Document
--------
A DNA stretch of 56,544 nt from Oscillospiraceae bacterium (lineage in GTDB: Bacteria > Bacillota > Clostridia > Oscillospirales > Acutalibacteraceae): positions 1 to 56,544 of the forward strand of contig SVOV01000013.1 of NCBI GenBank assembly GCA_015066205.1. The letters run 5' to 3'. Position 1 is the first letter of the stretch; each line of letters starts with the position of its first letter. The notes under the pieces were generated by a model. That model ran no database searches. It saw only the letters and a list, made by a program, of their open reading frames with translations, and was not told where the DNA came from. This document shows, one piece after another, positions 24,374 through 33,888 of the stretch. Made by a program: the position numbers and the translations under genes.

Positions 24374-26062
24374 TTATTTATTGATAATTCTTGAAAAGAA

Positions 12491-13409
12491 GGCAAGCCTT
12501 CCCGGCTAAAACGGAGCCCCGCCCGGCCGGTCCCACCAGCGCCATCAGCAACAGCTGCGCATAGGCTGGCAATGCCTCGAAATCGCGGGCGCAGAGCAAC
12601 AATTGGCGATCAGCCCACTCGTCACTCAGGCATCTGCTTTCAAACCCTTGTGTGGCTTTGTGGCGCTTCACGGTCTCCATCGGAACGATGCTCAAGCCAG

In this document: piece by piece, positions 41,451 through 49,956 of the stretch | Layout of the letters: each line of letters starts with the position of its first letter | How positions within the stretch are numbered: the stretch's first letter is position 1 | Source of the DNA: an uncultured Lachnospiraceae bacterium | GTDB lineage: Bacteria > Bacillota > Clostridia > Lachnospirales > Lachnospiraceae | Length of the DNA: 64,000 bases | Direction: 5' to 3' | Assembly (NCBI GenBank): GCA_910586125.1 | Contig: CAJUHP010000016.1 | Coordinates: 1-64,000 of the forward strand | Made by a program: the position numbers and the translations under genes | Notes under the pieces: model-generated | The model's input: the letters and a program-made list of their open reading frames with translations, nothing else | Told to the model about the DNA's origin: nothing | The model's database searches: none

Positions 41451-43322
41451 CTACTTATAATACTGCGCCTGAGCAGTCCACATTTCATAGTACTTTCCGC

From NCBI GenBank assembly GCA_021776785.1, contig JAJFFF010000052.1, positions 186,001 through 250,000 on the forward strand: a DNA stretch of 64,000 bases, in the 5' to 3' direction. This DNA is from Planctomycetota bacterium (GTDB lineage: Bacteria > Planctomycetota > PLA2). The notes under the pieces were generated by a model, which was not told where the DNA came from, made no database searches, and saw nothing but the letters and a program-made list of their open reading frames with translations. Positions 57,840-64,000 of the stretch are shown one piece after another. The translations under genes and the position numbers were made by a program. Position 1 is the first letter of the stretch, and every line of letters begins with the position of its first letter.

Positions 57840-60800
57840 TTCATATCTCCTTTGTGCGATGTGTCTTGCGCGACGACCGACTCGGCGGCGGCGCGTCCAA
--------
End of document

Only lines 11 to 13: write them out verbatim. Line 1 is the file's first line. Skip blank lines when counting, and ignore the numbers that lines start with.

From NCBI GenBank assembly GCA_021776785.1, contig JAJFFF010000052.1, positions 186,001 through 250,000 on the forward strand: a DNA stretch of 64,000 bases, in the 5' to 3' direction. This DNA is from Planctomycetota bacterium (GTDB lineage: Bacteria > Planctomycetota > PLA2). The notes under the pieces were generated by a model, which was not told where the DNA came from, made no database searches, and saw nothing but the letters and a program-made list of their open reading frames with translations. Positions 57,840-64,000 of the stretch are shown one piece after another. The translations under genes and the position numbers were made by a program. Position 1 is the first letter of the stretch, and every line of letters begins with the position of its first letter.

Positions 57840-60800
57840 TTCATATCTCCTTTGTGCGATGTGTCTTGCGCGACGACCGACTCGGCGGCGGCGCGTCCAA